Why, well because you don’t always have VMware Workstation or Fusion available, and VMware Player only let’s you do so much. Sometimes you just need to make due with VirtualBox. Be warned, however, ESXi has been quite unstable for me in VirtualBox, especially if trying to add new hardware. The build below was fairly stable until I tried to add a new virtual hard drive, now it PSODs on boot. Plan ahead and add all necessary hardware prior to ESXi installation.
Here are the steps to setup your VirtualBox VM.
Don’t forget to enable VT in your BIOS - Click on the new button - Give your VM some name, select Linux, Linux 2.6/3.x (64-bit) If you don’t see 64-bit options, you didn’t enable or don’t have virtualization support in your processor - Give the VM 4096MB RAM - Create a new virtual hard drive, keep the default type (assuming you’re staying in VirtualBox) - Select Dynamically allocated (like thin provisioned in VMware) - Set the size to 1GB and click create
Now that the VM is created, - Select the VM and click on the settings button. - Click on System, then the processor tab and provide 2 processors - Click the Extended Features check box - Click on storage - Click on ‘Empty’ and click the small CD icon next to the CD/DVD drive pull down - Select chose a virtual file, navigate and select your ESXi ISO - Select Network and changed Attached to to Host-only Adapter, click OK - Click the start button - Your ESXi install will start (use the right ctrl button to release the mouse from the console)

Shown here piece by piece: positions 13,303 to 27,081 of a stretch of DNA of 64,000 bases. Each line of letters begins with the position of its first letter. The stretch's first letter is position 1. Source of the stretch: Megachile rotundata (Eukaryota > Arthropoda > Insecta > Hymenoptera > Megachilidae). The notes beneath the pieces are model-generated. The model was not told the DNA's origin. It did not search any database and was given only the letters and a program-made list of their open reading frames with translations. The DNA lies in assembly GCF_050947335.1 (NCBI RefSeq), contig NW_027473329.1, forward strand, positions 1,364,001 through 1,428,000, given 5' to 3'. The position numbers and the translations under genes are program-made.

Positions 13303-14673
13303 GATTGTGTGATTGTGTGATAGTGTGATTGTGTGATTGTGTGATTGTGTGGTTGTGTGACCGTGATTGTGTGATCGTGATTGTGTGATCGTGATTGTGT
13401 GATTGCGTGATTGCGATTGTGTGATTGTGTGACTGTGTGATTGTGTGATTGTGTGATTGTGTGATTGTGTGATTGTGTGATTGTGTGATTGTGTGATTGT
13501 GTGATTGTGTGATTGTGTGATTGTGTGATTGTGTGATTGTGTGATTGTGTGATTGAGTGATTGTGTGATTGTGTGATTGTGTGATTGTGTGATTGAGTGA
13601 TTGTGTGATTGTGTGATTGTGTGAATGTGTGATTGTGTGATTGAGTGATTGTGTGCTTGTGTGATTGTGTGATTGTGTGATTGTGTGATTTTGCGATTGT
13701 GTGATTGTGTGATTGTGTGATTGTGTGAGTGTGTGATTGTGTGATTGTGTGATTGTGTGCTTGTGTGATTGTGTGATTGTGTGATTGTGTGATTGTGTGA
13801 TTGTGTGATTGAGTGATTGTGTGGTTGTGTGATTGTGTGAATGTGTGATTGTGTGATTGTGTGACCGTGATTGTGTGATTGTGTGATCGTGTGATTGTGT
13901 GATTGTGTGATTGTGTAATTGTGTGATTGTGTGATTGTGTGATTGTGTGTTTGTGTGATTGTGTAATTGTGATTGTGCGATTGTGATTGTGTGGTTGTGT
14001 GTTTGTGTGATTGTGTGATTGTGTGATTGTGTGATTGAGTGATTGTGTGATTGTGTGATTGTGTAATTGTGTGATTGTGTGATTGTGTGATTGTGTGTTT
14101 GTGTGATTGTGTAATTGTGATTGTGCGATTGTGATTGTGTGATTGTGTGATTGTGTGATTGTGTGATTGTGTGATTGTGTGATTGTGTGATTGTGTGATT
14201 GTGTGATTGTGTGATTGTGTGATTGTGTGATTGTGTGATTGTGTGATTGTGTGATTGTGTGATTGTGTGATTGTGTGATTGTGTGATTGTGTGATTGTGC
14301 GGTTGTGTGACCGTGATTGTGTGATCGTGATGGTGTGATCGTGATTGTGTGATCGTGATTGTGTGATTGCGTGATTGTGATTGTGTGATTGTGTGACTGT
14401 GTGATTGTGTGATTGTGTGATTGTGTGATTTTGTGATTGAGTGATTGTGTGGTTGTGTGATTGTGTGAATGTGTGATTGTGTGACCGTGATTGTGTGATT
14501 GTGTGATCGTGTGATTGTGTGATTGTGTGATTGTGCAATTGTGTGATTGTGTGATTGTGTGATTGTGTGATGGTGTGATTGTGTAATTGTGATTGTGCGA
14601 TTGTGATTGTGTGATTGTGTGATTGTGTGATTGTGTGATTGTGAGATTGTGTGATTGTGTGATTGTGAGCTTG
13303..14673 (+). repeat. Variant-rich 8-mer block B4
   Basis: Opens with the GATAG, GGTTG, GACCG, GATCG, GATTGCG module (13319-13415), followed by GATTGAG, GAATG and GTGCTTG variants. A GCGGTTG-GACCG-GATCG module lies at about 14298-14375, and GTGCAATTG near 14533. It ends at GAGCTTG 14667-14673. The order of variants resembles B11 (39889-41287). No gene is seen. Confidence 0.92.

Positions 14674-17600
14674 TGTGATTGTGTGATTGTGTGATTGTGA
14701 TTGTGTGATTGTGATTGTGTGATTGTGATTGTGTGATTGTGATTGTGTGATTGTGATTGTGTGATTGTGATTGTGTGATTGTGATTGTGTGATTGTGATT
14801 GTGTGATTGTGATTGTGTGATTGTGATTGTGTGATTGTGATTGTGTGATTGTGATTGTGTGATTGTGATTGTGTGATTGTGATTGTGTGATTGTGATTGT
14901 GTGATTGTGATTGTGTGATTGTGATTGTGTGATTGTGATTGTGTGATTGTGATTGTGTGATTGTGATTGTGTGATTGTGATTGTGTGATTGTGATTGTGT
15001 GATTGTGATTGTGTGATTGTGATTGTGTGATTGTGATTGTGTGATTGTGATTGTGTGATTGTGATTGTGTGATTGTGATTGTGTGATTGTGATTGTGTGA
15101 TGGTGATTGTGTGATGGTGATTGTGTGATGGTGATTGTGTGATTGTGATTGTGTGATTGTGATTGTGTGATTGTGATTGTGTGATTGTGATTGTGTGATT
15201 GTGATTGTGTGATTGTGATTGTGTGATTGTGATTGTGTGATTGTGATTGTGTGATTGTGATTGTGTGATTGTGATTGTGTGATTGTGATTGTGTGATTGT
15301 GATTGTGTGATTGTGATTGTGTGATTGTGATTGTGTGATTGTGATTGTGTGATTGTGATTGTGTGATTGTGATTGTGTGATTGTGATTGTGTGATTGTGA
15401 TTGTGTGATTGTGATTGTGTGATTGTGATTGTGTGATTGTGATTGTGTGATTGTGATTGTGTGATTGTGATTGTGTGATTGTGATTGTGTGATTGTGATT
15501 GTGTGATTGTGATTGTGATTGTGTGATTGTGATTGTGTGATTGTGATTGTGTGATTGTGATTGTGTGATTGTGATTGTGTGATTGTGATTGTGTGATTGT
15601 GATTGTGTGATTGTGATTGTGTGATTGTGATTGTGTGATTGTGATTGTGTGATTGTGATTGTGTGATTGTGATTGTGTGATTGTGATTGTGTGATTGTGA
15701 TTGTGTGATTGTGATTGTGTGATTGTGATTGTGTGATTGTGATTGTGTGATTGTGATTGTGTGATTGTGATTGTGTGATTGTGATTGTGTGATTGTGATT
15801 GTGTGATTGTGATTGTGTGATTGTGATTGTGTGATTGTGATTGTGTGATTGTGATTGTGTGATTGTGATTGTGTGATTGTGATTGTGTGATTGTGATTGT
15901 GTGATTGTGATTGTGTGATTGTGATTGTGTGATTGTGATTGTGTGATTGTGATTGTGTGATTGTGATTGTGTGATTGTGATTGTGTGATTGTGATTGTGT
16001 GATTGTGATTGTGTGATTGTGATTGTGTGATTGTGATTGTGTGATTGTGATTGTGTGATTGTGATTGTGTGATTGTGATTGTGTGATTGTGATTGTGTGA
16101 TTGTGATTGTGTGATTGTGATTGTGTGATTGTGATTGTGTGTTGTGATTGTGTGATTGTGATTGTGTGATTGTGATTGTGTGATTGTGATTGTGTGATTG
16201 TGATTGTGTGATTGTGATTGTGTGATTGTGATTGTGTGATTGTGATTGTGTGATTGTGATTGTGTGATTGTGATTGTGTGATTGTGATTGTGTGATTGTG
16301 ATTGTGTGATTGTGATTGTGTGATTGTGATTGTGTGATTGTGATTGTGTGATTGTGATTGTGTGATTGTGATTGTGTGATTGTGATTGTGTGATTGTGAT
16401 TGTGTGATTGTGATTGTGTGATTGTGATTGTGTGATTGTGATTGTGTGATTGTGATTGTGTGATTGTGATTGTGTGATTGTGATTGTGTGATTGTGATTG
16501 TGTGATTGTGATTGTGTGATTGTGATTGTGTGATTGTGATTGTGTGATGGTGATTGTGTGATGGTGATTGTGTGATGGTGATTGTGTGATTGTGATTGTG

A few things to note, even though VirtualBox shows the VT-x Option available for the VM, ESXi will complain that it is not available so booting 64-Bit VMs may be a problem (testing to come). Also don’t set the network adapter to bridge or internal only causes PSODs.